Actually in 2006, the attention that the cars get, almost got me into big trouble. Some US soldiers raided our neighbourhood looking for insurgents and through a translator, one of the officers told me I should get the car finished in two months. He wanted to buy it. But I didn’t want to sell the car to any Americans because I thought if I did, I might become a target because people would think I was cooperating with the US forces.
So when they called me to ask about the car, I told them that my father was sick and had been admitted to hospital and that the car wouldn’t be ready. I kept delaying them until finally the officer forgot about the car.
NIQASH: Isn’t it hard selling cars like these in a country like Iraq?
Al-Uzbaki: I’ve never thought that I would fail. I am always proud of what I do. In Kirkuk, the 52 Chevrolet is on display with modern luxury vehicles. People had been negotiating with me to buy it. But I would only accept US$30,000.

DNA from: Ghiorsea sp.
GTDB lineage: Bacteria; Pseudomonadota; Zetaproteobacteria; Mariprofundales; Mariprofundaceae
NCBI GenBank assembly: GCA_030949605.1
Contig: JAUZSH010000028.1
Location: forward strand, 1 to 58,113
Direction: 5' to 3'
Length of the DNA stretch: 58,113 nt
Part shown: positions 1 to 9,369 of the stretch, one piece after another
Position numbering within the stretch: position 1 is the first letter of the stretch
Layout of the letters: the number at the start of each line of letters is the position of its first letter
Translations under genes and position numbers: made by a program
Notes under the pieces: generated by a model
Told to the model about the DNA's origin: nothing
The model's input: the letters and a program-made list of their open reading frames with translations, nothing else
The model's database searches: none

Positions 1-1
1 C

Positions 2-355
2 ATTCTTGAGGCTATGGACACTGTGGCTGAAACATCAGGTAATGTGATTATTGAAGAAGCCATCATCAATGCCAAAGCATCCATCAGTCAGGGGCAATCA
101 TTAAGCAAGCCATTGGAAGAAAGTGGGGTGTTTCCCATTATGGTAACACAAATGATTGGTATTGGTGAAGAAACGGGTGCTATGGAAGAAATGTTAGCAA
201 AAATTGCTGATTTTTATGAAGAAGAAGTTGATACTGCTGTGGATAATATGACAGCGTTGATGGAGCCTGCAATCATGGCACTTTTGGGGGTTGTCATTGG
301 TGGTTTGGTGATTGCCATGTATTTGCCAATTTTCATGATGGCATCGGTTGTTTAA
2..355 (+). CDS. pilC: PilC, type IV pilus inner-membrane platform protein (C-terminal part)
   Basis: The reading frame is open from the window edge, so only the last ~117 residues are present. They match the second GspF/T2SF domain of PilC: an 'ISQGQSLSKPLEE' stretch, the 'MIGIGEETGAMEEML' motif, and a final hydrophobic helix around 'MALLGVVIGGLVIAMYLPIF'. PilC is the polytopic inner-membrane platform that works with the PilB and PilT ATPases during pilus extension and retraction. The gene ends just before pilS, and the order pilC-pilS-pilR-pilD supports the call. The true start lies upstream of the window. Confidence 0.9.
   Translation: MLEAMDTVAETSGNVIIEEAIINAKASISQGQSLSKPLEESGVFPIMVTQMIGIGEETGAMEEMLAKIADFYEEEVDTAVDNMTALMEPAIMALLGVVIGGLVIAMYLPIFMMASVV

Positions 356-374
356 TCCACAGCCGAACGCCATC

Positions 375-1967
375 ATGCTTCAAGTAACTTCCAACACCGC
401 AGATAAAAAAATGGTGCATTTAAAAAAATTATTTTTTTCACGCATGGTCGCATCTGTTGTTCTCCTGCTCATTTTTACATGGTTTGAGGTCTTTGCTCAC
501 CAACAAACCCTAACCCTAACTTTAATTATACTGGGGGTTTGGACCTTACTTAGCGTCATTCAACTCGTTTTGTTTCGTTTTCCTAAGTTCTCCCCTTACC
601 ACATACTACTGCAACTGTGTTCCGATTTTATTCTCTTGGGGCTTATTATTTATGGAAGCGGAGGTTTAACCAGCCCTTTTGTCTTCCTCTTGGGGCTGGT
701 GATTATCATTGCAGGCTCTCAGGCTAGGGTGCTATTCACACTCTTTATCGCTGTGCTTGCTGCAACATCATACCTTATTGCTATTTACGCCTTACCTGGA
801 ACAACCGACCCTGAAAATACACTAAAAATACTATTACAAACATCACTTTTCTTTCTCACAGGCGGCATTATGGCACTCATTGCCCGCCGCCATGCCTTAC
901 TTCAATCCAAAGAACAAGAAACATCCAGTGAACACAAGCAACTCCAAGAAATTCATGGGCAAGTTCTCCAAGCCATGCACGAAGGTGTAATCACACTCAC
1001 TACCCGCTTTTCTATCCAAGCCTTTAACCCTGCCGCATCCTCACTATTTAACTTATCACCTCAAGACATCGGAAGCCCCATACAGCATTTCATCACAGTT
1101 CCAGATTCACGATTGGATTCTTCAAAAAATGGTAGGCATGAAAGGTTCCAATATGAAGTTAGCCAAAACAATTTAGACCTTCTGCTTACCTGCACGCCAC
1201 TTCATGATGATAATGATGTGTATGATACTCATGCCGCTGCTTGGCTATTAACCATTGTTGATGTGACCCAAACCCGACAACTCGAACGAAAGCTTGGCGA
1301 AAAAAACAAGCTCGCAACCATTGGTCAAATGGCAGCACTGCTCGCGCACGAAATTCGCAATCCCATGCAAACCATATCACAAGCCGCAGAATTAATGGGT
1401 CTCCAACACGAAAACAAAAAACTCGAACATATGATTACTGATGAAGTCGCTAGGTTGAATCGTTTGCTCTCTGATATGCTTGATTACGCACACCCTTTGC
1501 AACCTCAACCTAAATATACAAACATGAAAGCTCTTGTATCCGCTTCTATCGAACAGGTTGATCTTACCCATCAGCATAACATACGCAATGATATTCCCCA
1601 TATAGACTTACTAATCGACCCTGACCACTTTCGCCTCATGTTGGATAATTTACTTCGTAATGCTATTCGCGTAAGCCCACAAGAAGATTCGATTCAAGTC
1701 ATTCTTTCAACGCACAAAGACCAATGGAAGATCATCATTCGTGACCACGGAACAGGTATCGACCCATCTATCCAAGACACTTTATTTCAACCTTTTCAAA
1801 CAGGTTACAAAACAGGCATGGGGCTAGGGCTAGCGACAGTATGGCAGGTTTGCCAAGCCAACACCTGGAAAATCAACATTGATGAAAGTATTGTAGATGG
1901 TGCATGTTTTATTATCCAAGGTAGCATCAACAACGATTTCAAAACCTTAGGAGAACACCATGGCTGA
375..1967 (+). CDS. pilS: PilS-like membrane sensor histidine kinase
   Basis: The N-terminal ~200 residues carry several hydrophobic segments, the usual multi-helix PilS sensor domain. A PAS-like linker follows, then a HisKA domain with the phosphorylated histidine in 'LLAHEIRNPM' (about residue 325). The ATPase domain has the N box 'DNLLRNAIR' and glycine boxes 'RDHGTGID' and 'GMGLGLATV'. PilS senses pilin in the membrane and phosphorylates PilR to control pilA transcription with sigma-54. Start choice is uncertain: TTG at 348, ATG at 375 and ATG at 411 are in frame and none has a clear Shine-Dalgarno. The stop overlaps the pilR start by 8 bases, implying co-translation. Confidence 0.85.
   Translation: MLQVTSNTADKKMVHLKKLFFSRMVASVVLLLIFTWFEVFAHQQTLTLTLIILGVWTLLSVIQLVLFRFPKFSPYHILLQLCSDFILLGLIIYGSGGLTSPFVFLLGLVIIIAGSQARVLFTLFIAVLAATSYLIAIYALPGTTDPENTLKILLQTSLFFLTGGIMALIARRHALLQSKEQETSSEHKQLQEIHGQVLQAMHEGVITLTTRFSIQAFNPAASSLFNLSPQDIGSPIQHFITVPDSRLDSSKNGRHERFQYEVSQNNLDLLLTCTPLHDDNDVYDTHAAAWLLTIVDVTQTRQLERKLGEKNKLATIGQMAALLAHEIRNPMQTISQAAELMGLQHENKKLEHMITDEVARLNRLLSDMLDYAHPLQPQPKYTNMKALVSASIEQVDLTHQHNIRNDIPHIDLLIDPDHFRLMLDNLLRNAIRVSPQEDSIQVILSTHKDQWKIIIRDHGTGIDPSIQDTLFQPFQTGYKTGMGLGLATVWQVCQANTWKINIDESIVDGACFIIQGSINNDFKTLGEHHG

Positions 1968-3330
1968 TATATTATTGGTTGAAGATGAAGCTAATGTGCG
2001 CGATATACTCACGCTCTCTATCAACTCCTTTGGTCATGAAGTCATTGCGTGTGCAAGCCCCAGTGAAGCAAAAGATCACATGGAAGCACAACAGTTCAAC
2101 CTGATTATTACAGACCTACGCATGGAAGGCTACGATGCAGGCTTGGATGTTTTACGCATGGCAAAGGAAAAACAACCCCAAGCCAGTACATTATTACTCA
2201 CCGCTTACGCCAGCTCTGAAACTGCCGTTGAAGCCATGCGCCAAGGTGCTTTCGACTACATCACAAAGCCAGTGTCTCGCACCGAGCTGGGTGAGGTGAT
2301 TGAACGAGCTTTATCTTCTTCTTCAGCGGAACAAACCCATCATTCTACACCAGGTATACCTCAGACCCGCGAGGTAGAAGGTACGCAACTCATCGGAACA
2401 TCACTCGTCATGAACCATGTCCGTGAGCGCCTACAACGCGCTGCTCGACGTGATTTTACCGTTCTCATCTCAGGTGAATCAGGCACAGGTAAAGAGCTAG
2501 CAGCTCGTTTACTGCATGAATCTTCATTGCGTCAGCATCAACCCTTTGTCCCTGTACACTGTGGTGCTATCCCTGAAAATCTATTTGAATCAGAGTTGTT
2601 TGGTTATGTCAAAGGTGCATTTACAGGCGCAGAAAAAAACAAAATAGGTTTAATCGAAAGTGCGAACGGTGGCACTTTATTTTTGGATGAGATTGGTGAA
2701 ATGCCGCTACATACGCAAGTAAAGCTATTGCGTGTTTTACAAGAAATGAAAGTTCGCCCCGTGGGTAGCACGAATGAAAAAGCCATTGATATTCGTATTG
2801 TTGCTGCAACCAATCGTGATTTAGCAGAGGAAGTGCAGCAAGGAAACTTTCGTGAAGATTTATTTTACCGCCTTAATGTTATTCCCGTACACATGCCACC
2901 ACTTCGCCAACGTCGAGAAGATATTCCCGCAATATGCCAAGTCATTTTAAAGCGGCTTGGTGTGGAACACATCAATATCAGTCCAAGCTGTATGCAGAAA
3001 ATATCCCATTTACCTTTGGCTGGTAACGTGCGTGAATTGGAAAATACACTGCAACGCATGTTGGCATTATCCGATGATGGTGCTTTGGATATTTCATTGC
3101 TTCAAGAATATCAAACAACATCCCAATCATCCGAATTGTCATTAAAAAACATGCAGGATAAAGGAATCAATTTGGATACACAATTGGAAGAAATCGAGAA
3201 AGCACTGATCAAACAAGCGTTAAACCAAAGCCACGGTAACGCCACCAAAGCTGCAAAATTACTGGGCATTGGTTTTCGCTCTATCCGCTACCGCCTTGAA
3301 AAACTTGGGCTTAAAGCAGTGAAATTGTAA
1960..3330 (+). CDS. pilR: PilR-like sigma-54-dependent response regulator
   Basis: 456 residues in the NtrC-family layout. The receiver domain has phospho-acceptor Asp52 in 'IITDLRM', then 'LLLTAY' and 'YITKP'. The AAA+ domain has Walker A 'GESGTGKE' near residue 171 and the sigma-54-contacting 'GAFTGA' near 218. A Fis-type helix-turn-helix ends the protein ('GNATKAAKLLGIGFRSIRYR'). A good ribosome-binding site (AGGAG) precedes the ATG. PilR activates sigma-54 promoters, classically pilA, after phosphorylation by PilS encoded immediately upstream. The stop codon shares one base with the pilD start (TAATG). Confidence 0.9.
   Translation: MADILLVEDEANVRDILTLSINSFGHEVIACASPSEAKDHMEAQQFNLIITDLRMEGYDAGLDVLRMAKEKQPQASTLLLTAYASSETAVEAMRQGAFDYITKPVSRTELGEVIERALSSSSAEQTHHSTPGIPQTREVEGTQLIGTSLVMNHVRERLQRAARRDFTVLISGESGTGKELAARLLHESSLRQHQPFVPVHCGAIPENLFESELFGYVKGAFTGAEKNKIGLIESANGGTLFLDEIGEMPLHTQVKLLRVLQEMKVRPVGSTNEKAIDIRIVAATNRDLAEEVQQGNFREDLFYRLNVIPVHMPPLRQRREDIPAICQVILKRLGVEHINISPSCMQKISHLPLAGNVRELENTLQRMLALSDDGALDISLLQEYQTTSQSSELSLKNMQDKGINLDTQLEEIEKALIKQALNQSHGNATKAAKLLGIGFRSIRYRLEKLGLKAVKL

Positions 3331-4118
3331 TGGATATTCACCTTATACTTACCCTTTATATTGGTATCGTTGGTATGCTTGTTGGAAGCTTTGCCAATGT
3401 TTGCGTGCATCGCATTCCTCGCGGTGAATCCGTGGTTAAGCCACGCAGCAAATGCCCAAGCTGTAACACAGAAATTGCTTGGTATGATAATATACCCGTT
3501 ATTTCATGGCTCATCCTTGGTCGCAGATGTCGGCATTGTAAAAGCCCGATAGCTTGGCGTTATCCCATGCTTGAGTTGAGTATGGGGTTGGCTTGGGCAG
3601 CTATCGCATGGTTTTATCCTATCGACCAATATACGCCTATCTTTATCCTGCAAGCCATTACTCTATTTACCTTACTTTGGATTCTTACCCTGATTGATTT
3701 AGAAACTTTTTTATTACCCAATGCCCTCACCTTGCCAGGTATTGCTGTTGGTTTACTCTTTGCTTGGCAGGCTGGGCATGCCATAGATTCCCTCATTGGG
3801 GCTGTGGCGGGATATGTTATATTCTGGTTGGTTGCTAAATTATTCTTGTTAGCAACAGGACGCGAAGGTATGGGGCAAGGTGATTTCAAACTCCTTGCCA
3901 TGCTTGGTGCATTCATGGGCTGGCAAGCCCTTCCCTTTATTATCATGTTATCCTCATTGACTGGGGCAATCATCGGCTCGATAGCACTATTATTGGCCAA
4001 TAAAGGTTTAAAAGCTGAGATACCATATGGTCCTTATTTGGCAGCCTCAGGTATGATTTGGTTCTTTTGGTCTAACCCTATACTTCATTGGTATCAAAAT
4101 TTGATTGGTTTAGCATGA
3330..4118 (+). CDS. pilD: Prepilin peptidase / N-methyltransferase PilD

NIQASH: You’re clearly very passionate about your cars.
Al-Uzbaki: Yes, I love them. I’ll tell you a secret . When I take my cup of tea into the workshop, I’ll often talk to them. I caress them and I tell them how beautiful they are and talk to them about the good old days. Actually one day my wife overheard me doing this. She called my daughters and told them I was going crazy!
NIQASH: And I’ve heard a rumour that your car restoration might be going international. Is this true?
Al-Uzbaki: It is. My son-in-law is German and he lives in Berlin. He used to photograph me while I was working and he’s also filmed me at work. He also drives the cars himself. When he went back to Germany this time he showed the pictures and the video to an older German man who also likes restoring cars. So this chap has now sent me an official invitation to come and visit him in the north of Berlin where he has a workshop. I’m not sure if it can happen but I would like to visit him because I really think we’ve got a lot in common.